“I don’t think we’re talking about a big loss,” House Majority Leader Steny Hoyer of Maryland, said on CNN’s State of the Union.
Hoyer told CNN Chief Political Correspondent Candy Crowley that his party has done well in special congressional elections since the passage of the health care bill.
“After the last summer, which was a very hot summer politically, as you recall, we won a number of races during that period of time. Health care was a very hot topic.”
Notwithstanding the potential political fallout from passage of the health care overhaul, Hoyer pointed out that Democrats had won special elections in New York’s 20th and 23rd congressional districts and Pennsylvania’s 12th .
Washington (CNN) – The top Republican in the Senate sought Sunday to stay out of the weeklong war of words between the NAACP and the Tea Party movement.
At its annual convention last week, the longstanding civil rights organization passed a resolution that called on the conservative grassroots movement to repudiate racism within its ranks. The resolution set off a national firestorm that came to a head Friday when Mark Williams, a spokesman for a national Tea Party group, decided to remove a satirical letter he had posted on his blog site earlier in the week in response to the resolution.
Asked about the controversy on CNN’s State of the Union, Senate Minority Leader Mitch McConnell sidestepped the prickly issue.
“Oh my goodness, . . . I’m not interested in getting into that debate,” McConnell told CNN Chief Political Correspondent Candy Crowley. “What we’re interested in is trying to have an election this fall that will respond to what the American people are asking us to do which is to have some checks and balances here.”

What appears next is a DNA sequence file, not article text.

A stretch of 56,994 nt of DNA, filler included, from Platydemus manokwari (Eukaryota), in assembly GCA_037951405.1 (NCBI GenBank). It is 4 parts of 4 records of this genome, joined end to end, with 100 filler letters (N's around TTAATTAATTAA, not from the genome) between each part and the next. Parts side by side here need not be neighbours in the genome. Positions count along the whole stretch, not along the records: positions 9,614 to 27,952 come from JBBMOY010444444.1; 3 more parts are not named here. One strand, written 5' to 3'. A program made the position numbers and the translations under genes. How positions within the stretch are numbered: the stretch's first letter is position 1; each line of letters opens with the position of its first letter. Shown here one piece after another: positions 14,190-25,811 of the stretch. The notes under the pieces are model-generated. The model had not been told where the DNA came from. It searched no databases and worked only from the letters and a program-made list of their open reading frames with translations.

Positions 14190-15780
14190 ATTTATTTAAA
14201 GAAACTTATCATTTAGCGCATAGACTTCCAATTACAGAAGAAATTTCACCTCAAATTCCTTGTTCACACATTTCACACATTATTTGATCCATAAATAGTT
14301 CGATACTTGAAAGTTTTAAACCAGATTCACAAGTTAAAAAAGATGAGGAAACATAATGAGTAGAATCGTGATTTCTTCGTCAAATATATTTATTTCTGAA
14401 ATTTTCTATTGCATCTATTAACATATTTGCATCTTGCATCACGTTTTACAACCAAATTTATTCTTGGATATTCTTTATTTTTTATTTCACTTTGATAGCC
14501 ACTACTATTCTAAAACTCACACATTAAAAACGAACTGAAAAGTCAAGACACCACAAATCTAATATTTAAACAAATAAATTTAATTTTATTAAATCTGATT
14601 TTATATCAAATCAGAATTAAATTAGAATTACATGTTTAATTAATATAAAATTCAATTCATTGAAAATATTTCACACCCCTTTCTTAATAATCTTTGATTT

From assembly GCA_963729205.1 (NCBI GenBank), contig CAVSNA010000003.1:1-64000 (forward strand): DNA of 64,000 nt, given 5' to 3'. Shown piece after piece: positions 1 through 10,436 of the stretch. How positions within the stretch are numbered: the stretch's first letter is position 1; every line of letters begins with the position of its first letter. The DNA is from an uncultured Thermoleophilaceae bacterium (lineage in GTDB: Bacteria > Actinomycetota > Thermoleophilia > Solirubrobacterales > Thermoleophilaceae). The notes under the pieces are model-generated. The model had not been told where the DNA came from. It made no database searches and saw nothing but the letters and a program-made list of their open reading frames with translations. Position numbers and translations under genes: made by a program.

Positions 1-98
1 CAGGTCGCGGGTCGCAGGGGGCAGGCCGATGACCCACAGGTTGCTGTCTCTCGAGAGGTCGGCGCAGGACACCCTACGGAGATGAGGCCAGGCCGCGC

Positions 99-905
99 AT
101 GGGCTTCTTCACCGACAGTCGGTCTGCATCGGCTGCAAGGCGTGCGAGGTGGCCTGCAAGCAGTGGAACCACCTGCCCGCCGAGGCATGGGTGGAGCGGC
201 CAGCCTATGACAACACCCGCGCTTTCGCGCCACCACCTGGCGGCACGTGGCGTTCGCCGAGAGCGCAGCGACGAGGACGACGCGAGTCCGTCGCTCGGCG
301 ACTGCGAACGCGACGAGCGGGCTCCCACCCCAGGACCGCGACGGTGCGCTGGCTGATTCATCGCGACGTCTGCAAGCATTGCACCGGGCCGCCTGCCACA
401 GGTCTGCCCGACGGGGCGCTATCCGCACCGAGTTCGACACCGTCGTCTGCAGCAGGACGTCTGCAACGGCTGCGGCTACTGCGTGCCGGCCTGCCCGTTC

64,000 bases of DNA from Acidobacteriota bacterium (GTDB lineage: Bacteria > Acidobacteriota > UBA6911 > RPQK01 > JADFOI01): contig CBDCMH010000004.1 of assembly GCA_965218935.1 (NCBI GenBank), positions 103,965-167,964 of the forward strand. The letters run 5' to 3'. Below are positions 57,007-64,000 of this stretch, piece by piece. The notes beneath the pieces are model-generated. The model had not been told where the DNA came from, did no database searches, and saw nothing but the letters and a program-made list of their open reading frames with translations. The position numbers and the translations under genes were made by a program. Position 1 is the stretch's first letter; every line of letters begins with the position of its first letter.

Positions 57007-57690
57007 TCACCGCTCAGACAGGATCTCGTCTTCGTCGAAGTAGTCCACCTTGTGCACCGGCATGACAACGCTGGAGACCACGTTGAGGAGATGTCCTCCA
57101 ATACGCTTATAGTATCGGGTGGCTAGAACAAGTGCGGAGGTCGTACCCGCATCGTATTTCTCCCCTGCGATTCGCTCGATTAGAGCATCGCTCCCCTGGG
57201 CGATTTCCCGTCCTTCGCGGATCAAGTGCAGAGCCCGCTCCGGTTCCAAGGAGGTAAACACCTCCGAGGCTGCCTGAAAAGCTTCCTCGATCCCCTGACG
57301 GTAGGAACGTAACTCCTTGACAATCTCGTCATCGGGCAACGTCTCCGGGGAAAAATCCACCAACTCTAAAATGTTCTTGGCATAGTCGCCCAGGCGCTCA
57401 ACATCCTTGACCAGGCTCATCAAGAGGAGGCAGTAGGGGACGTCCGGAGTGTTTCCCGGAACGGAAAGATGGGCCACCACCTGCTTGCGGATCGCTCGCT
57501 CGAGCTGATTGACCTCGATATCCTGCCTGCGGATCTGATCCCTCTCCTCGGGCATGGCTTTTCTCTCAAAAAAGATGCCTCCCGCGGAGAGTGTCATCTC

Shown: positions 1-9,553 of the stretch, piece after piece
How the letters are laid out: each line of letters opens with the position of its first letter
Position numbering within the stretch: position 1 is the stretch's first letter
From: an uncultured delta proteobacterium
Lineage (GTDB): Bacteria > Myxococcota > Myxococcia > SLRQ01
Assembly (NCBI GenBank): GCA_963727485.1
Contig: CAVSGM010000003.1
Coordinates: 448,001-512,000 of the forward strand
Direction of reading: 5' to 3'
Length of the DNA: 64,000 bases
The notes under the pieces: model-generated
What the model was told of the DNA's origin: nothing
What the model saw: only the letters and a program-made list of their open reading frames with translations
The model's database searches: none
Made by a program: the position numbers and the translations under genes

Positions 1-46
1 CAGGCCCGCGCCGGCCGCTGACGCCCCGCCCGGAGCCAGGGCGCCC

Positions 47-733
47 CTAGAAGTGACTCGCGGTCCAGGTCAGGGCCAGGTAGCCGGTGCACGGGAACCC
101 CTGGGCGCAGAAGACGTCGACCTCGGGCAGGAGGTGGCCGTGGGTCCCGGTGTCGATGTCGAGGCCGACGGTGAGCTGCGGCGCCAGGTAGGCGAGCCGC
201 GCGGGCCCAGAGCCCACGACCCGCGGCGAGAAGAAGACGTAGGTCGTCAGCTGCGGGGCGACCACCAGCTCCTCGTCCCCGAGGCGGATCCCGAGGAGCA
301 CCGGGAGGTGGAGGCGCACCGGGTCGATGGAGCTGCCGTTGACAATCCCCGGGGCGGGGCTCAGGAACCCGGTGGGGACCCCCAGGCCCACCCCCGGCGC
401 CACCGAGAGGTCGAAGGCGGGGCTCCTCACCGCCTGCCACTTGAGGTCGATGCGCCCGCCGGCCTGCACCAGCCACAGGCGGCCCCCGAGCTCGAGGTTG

Washington (CNN) - House Majority Leader Steny Hoyer Tuesday disagreed with White House Press Secretary Robert Gibbs' assessment over the weekend that there were enough seats in play this year for Democrats to potentially lose control of the House of Representatives.
Referring the number of Congressional seats that are competitive this election cycle, Hoyer admitted that it's "probably close," but he quickly added that just because there are a lot of seats in play does not mean "by any stretch of the imagination that I think we're going to lose the House. I don't think we are going to lose the House."
Hoyer told reporters at his weekly session on Capitol Hill that he understands Americans are still angry with political leaders that the economy hasn't turned around quickly enough. But he said Democrats will make the case in the months leading up to the midterm election that electing GOP candidates will return the country to "Bush Republican failed policies."
Washington (CNN) - House Majority Leader Steny Hoyer was cautious Tuesday about whether the House can muster the votes to pass an immigration bill before the upcoming midterm elections.